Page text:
As you work through the song you need to ask yourself if it is working. Is it telling the story you want to tell. Are heads nodding as you play the groove? If it isn’t you need to think about what to change.
At each step you have lots of options. Sometimes you need to let go of things you liked in order for the song to work as a whole. If the groove isn’t working it may mean removing or sliming down a part to provide space. This can be tough if you had fallen in love with the riff it was playing.
You need to know when to stop. This is a difficult thing to do. That’s why planning your song helps. If you have planned to make a dance hit you might have to cut back on the clever lyrics and keep it simple. Once the song makes you and everyone else who hears it want to boogie you know it’s ready.
You can optimise this process with techniques and practise. Our recipes provide lots of ways to do this.
What makes a hit
There’s no formula for a hit but we do know what works:
1. Strong feelings
Songs that express a feeling that many people have tend to connect with large audiences. Many songs make you feel powerful, romantic, sad or like dancing. That’s because people need those feelings.
2. Express the Zeitgeist
Fans make hits. A “hit” song is one that a great many people identify with. You can have music and lyrics that deserve to be a hit and still not achieve the desired outcome. Most hits connect to a movement and a feeling that many people have. This is why successful artists are often those who have built a following. Lady Gaga demonstrated great skill in tapping into a subculture. If you are a writer, composer or a music artist it pays to find or create your fan base.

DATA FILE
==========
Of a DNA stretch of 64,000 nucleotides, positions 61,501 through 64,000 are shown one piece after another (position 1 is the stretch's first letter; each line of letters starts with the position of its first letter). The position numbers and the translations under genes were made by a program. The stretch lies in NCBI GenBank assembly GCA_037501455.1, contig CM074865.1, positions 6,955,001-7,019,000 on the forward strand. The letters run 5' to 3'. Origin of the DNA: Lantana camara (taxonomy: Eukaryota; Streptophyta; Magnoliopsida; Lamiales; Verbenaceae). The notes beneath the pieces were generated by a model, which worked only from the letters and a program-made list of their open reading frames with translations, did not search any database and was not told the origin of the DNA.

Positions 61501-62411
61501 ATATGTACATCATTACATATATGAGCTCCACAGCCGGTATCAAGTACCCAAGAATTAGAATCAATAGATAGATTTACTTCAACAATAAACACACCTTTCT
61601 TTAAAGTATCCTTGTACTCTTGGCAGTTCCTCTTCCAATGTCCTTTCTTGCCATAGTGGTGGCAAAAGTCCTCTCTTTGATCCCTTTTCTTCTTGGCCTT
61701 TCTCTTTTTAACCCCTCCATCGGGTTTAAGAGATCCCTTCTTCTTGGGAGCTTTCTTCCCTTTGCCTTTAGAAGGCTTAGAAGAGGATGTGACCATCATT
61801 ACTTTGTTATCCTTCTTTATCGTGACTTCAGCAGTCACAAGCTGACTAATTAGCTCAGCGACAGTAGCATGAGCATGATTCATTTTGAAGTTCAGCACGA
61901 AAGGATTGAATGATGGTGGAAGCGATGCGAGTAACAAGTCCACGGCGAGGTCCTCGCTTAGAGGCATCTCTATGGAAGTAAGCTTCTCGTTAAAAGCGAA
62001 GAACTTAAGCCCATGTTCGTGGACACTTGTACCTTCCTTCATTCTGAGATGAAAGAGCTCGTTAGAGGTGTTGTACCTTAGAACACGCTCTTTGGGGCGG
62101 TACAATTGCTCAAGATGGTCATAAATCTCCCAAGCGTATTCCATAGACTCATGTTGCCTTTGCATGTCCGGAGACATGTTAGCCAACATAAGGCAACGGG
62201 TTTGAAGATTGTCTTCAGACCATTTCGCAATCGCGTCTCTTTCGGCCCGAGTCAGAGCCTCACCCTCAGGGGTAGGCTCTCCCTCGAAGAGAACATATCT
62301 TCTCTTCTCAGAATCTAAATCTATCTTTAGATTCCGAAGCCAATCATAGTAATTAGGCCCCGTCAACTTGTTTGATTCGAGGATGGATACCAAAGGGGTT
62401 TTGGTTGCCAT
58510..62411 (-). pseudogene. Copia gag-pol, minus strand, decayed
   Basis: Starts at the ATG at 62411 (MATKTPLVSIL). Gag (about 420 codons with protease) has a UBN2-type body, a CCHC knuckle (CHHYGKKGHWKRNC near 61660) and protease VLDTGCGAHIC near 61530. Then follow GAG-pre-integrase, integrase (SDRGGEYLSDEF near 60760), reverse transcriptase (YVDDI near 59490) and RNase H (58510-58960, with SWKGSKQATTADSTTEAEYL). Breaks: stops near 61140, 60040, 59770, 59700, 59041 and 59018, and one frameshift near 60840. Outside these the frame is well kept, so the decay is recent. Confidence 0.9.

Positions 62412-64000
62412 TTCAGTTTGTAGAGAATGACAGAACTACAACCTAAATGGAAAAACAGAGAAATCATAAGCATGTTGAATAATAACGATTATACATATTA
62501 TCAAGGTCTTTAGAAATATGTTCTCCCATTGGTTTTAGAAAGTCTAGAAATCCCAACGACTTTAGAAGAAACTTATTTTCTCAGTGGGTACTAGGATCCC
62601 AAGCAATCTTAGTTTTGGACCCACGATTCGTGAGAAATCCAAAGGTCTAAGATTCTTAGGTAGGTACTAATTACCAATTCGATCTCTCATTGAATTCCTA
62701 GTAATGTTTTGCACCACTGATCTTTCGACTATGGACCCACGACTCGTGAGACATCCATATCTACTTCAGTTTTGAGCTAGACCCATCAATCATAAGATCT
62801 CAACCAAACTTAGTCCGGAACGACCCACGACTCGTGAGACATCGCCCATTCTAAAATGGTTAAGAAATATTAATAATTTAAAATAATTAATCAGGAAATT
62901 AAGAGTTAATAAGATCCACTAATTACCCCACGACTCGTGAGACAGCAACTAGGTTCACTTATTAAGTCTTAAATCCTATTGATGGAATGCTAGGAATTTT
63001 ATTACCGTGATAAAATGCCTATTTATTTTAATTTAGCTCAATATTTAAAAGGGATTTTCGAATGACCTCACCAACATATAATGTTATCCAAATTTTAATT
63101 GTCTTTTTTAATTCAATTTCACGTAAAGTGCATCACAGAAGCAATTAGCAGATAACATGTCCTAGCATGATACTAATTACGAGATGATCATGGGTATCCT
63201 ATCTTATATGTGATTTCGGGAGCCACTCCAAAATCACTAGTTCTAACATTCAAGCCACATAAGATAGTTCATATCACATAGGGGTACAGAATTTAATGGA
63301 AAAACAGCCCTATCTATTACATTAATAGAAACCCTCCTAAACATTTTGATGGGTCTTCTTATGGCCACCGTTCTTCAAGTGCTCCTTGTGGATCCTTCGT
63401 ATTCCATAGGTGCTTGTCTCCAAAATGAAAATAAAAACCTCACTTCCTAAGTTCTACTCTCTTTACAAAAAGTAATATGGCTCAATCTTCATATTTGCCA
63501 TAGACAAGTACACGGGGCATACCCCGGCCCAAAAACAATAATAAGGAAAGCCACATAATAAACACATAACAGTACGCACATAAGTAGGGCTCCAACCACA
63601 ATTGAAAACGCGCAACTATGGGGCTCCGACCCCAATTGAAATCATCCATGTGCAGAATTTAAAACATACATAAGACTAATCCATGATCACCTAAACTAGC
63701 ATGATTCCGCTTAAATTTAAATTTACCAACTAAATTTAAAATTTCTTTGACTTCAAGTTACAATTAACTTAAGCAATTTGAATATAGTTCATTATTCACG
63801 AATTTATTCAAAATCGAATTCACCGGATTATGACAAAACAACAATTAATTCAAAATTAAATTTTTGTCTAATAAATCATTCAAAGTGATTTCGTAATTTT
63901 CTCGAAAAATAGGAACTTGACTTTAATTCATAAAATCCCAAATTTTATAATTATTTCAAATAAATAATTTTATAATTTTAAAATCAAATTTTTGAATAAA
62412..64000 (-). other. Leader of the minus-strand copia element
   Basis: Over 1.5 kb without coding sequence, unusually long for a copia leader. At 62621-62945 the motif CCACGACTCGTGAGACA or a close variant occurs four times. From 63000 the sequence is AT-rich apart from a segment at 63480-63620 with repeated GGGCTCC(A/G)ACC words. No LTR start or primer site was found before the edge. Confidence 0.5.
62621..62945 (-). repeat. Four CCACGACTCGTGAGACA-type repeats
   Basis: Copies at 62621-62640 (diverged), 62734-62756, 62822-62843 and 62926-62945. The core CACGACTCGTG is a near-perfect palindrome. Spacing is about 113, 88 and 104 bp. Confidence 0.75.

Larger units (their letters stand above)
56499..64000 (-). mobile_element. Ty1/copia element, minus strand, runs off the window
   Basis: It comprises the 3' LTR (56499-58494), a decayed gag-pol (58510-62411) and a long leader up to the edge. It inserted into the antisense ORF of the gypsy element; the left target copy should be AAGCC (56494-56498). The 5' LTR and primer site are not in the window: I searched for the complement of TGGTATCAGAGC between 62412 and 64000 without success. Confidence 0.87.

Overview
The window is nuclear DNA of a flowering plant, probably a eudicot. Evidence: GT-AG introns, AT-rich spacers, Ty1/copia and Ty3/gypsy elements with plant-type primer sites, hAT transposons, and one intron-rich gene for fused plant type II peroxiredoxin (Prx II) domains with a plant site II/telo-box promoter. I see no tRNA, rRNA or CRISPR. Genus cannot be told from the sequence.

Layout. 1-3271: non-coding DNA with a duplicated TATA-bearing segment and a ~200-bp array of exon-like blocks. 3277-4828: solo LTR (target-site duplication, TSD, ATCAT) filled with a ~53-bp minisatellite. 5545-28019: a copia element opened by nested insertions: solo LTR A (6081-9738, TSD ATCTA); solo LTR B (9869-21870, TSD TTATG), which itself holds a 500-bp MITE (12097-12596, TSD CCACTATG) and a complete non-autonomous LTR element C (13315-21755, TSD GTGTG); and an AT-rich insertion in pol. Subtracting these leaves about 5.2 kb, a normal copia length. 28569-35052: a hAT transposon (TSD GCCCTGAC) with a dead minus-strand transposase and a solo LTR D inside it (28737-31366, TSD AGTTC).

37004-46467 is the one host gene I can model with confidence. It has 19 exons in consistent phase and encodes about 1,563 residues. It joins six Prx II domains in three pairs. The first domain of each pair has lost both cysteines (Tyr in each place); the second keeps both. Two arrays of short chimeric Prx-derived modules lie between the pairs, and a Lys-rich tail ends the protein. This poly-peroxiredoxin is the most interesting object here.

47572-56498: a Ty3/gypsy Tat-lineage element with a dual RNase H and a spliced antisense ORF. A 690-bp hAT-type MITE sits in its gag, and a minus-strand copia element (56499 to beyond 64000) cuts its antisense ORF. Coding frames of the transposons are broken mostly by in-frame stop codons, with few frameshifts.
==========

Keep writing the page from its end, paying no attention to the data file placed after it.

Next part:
3. Optimal differentiation
Research shows that hit songs strike the right balance between accessibility and novelty. The researchers call this ‘optimal differentiation’. This is where a song is familiar enough to be easy to engage with and different enough to be new and stimulating. Often songwriters overvalue originality and undervalue cliché. In fact the term cliché has negative connotations where it shouldn’t.
If you want a piece of music to belong to a genre for instance you need to use some of the norms of that genre. These clichés allow us to access the piece of music. I’m not suggesting you rip of other peoples songs but it’s helpful not to worry too much about originality. Where your song sits on the accessible to original continuum is just another artistic choice you need to make.